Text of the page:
A top National Audit Office (NAO) official has asked fundamental questions of the government’s wide-ranging court reform programme, even as the head of the courts service extolled its performance so far during the Covid-19 pandemic.
Speaking at a virtual Westminster Legal Policy Forum last week on the next steps in court modernisation, Yvonne Gallagher, the NAO’s director of digital, queried the wisdom of pressing ahead with broad reforms and whether it was possible to implement them alongside the daily demands of keeping the justice system running.
She questioned whether the scope of the reform programme was realistic in the published timescale. The programme was extended from four to six years before it was signed off and last March it was announced that the completion date would be delayed by a further year to 2023.
In November, the House of Commons public accounts committee raised doubts about whether even this deadline was feasible.
Ms Gallagher said the main problem with overlaying new technology on old ways of doing things was data mismatch. For example, she said, when identifying individuals, names often didn’t tally:
“Jon Smith might be Jon Smith in the Court Service, Jonathan Smith in the tax system… JR Smith in the police systems.”
She described the existing justice system as a ”messy brownfield environment” where the courts had “so much business as usual [to do, to keep] the show on the road”.
Monitoring of the reforms to date had “skipped” a number of stages that needed to be painstakingly investigated.
She concluded: “Here we have a major programme… Do we really have the capability and capacity to do all of this? Do we need to go more slowly? Do we need to narrow the scope? How can we break this up? Do we have the know-how?… Do we need to buy it in?”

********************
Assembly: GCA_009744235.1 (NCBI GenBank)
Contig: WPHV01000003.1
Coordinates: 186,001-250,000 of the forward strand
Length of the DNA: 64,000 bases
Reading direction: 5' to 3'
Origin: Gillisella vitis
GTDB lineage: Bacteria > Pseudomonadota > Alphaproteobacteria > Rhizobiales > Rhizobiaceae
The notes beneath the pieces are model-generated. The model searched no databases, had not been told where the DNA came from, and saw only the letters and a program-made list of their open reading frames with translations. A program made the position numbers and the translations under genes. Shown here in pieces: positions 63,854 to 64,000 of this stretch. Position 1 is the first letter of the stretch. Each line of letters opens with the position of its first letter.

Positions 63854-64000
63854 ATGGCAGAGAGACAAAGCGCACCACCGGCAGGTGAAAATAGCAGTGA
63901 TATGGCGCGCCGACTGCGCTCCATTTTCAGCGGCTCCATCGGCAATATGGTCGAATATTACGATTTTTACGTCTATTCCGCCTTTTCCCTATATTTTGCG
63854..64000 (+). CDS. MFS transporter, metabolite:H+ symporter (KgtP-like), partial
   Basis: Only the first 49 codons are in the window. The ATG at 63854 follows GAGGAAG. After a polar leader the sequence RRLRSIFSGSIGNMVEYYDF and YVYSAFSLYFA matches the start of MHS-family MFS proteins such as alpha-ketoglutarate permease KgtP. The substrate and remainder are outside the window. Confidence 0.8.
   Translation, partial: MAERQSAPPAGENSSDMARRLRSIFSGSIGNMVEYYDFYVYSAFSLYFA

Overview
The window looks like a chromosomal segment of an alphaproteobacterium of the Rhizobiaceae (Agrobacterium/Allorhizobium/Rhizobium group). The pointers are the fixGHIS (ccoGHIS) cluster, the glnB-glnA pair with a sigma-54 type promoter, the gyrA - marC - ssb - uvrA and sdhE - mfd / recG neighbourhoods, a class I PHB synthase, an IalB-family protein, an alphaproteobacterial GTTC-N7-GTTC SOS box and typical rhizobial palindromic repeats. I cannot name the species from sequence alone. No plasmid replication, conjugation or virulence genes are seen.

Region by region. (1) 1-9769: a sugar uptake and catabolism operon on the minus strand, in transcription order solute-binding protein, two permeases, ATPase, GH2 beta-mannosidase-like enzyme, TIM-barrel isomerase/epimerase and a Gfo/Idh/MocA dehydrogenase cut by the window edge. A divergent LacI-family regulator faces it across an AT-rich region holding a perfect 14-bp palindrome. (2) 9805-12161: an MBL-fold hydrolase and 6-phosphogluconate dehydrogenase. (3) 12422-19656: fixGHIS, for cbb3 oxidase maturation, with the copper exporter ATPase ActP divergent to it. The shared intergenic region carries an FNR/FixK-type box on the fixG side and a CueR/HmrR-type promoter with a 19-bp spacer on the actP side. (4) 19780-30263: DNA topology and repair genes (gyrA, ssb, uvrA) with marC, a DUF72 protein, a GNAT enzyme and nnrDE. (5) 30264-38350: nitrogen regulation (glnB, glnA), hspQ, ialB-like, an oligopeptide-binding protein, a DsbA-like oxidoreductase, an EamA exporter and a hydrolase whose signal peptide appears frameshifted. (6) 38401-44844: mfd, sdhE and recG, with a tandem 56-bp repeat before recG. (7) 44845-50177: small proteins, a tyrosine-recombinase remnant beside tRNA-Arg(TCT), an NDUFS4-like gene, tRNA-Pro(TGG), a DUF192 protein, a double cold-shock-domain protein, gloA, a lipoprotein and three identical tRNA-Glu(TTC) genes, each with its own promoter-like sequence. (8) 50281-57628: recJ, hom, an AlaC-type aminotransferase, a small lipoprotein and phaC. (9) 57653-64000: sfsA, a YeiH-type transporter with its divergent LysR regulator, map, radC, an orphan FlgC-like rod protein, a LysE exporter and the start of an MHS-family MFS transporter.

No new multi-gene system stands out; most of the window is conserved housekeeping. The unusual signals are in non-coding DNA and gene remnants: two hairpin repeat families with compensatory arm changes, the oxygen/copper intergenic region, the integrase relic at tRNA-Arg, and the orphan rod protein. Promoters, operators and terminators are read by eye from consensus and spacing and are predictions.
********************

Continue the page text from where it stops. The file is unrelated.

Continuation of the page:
Immediately before Ms Gallagher spoke, the acting chief executive of Her Majesty’s Courts and Tribunals Service (HMCTS), Kevin Sadler, told the seminar that feedback from users of the reformed courts showed satisfaction rates that private sector organisations would “want to kill for”.
However, seminar attendees, including justice campaigner Roger Smith, asked how satisfaction with the reforms had been measured.
Mr Sadler acknowledged that physical courts would “always be there for the most complex cases” but insisted that remote hearings stemming from the reforms, had “enabled us to continue to provide key services to the public throughout the pandemic.”
Digital services, such as those for divorce applications and online civil money claims, had served to give the public “resilient” services which had been widely used.
He reported that more than 100,000 divorce applications, more than 90,000 probate applications and over 160,000 civil money claims had been submitted online so far.
He said around 90% of court and tribunal hearings now used some form of remote technology, such as HMCTS’s bespoke cloud video platform. More than 70,000 such hearings had been conducted in 150 magistrates’ courts and 70 Crown Courts.
He said the common platform – the new case management system designed to improve access to criminal case information – was well established in Derby and Chesterfield magistrates’ courts and Derby Crown Court since it was launched in September 2020. In the first quarter of 2021, Bristol Crown and magistrates’ courts would begin using the platform.
But delays in the original timetable for rolling out the common platform was specifically highlighted by Ms Gallagher for criticism. She attributed delays directly to the challenges associated with the complexity of technology involved in updating existing practices.